Published Jul 20, 2009
Question: Two pts come into the ER, which pt needs to be seen first: Pt complaining of SOB or pt complaining of severe chest pain. I'm preparing for an interview and thought of this question. I know I need to think of ABC's so i'm leaning towards choosing the patient with SOB. thanks!
In reality, I'd see the chest pain patient first due to possible MI and the need for fast door to balloon time
Could go either way depending on the age of the pt, VS, and history. If both are equally critical my ER would make room for both, if any delay (room being cleaned, pt being moved) I would get the EKG, start the line get the labs and put O2 on the pt. I can even get an updraft ordered for the SOB if their symptoms indicate the need for one.
ghillbert, MSN, NP
What is an "updraft"?
In my interview I had the question severe chest pain or asthma attack, and asthma attack was correct. My interviewer did say that to keep in mind that in the fast paced ER setting that I would probably be getting interventions started for both patients simultaneously. (i.e. having the tech put the chest pain pt on a monitor and phlebotomy to draw labs while I got nebs started for asthma.)
You will never be wrong if you follow the ABCs and give the rationale for it. Even ACLS will follow the ABCs for a CP patient.
morte, LPN, LVN
to me Sob doesnt translate to "cant breathe".....more info needed
I agree. There is a HUGE difference between SOB and an asthma attack.
Spidey's mom, ADN, BSN, RN
One of the things that surprised me when I first joined allnurses was the different terminology for the same things. Then I noticed it when we had new people hired from other parts of the country.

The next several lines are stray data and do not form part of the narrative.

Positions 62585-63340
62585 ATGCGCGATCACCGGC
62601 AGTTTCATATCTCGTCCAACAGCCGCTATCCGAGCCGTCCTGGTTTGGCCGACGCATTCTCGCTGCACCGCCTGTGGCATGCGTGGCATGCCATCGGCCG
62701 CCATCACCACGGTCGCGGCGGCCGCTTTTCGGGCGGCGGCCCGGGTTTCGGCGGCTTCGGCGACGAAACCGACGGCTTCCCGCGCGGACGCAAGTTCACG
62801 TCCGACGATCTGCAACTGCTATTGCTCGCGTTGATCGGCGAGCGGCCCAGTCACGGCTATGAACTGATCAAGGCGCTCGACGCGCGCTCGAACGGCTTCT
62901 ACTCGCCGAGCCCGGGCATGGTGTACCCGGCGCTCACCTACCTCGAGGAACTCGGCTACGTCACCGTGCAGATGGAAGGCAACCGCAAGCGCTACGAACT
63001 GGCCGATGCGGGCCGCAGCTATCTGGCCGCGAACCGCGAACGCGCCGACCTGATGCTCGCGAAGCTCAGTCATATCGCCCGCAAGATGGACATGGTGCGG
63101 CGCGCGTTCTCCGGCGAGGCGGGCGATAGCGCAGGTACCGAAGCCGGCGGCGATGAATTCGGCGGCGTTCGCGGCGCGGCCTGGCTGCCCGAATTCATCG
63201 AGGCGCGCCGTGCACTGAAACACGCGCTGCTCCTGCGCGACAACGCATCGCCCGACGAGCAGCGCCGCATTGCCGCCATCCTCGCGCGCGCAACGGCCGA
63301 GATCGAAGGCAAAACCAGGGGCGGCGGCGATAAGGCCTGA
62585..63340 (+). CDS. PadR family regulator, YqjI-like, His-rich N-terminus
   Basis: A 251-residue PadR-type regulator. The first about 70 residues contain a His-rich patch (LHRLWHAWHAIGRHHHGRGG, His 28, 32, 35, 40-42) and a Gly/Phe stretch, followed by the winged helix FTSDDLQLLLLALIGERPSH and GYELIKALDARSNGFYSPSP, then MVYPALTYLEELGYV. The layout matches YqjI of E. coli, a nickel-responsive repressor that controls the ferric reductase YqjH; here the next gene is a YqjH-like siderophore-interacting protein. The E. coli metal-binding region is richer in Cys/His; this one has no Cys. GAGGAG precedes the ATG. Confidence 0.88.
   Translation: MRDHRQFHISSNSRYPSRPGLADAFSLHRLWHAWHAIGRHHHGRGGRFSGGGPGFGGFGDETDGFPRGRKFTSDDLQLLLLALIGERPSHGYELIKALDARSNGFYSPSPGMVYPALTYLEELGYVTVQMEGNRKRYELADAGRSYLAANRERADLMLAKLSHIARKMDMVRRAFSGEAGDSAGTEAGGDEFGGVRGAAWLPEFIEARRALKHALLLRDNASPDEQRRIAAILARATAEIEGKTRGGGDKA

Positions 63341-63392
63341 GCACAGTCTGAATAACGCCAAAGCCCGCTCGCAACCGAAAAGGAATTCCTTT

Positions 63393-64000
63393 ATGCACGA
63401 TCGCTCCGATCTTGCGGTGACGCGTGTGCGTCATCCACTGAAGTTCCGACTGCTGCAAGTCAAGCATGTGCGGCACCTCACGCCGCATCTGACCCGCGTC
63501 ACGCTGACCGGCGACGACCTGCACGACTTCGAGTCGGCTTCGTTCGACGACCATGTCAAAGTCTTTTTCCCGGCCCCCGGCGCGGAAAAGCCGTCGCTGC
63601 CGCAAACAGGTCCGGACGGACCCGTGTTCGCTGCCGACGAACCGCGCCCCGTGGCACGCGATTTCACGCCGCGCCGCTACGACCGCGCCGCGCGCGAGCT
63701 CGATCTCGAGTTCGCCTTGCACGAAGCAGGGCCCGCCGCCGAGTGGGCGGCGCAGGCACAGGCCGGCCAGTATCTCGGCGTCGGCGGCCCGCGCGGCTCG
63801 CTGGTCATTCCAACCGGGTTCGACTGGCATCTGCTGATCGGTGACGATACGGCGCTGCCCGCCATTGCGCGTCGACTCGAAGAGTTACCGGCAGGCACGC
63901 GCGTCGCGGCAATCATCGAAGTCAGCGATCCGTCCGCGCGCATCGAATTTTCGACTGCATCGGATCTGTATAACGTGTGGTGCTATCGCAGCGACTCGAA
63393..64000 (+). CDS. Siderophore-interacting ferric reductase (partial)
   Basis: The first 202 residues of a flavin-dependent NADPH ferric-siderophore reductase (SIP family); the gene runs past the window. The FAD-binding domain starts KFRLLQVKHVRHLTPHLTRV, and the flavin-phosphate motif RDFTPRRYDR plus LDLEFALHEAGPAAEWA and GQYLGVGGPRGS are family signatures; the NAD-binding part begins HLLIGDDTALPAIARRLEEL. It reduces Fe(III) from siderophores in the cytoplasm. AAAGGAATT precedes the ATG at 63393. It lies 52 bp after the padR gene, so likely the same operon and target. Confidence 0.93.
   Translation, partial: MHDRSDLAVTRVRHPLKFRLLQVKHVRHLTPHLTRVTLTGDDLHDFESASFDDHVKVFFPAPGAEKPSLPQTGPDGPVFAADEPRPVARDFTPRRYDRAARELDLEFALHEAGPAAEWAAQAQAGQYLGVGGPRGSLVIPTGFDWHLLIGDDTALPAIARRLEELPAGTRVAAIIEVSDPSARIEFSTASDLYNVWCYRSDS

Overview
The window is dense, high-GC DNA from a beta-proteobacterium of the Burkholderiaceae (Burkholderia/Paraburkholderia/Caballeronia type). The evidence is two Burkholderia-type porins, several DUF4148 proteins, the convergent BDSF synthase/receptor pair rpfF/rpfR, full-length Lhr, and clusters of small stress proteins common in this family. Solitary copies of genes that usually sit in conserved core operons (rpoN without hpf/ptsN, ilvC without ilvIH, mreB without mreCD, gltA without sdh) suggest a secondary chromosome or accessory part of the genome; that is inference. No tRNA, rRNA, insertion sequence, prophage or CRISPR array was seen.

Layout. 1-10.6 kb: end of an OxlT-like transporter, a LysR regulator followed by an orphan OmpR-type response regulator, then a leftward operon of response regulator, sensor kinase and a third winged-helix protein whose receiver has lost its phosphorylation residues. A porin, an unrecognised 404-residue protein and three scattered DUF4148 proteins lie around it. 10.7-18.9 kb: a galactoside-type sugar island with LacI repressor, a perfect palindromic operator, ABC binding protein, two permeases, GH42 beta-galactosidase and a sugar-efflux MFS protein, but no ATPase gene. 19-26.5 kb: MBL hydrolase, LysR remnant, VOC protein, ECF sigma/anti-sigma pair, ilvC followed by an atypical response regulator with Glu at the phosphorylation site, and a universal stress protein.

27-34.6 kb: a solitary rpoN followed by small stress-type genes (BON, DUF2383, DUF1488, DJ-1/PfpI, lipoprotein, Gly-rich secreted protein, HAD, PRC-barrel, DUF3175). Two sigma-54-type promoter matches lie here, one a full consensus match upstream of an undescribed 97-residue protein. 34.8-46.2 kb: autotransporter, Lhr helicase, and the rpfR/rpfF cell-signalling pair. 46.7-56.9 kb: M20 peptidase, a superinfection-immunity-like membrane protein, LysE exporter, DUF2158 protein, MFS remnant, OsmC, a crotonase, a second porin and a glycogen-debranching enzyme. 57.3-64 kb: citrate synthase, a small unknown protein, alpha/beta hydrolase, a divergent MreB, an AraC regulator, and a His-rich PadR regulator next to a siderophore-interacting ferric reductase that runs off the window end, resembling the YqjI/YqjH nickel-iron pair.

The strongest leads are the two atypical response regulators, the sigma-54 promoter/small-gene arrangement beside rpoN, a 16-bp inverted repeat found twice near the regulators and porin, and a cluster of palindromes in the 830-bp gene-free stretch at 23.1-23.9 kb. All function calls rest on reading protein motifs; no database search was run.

I think "updraft" means a breathing treatment.
Also called a nebulizing treatment.
Nurses do that at our small hospital.
On the CEN the answer is always ABC's but in real life it would depend on how SOB and the other details previously mentioned (age, hx etc).
Both are probably 2's and let the charge nurse know they both need to come back, get a neb and an EKG in triage if able...
You have to look at the patient to make that call.
chest pain can be an MI or I've had a cough for four days or I've pulled a muscle shoveling the driveway. Are they 25 or 95. Are they pink and laughing or grey and diaphoretic
Short of breath can be a simple cold or an exacerbation of COPD that needs intubated now.
Christy1019, ASN, RN
In my ER, part of triaging is doing an "across the room assessment" where you are basically eyeballing all of the patients to observe for any acute distress pts that you would see first, also we are a chest pain and stroke center so from the door to EKG must be within 15min. i believe. ABC's do say airway first, however, SOB can be very subjective, if i'm looking at the pt with SOB and they're resp rate is even and regular, they're skin looks normal color, i'm not hearing stridor/wheezes etc and they don't look as if they'll code on you right then and there, i'm not gonna necessarily see them over a crushing chest pain pt who is pale, diaphoretic, weak, etc. the challenge of triage is not necessarily going by the textbook but going by the presentation of the patient. i hope that helped answer your question. :redbeathe
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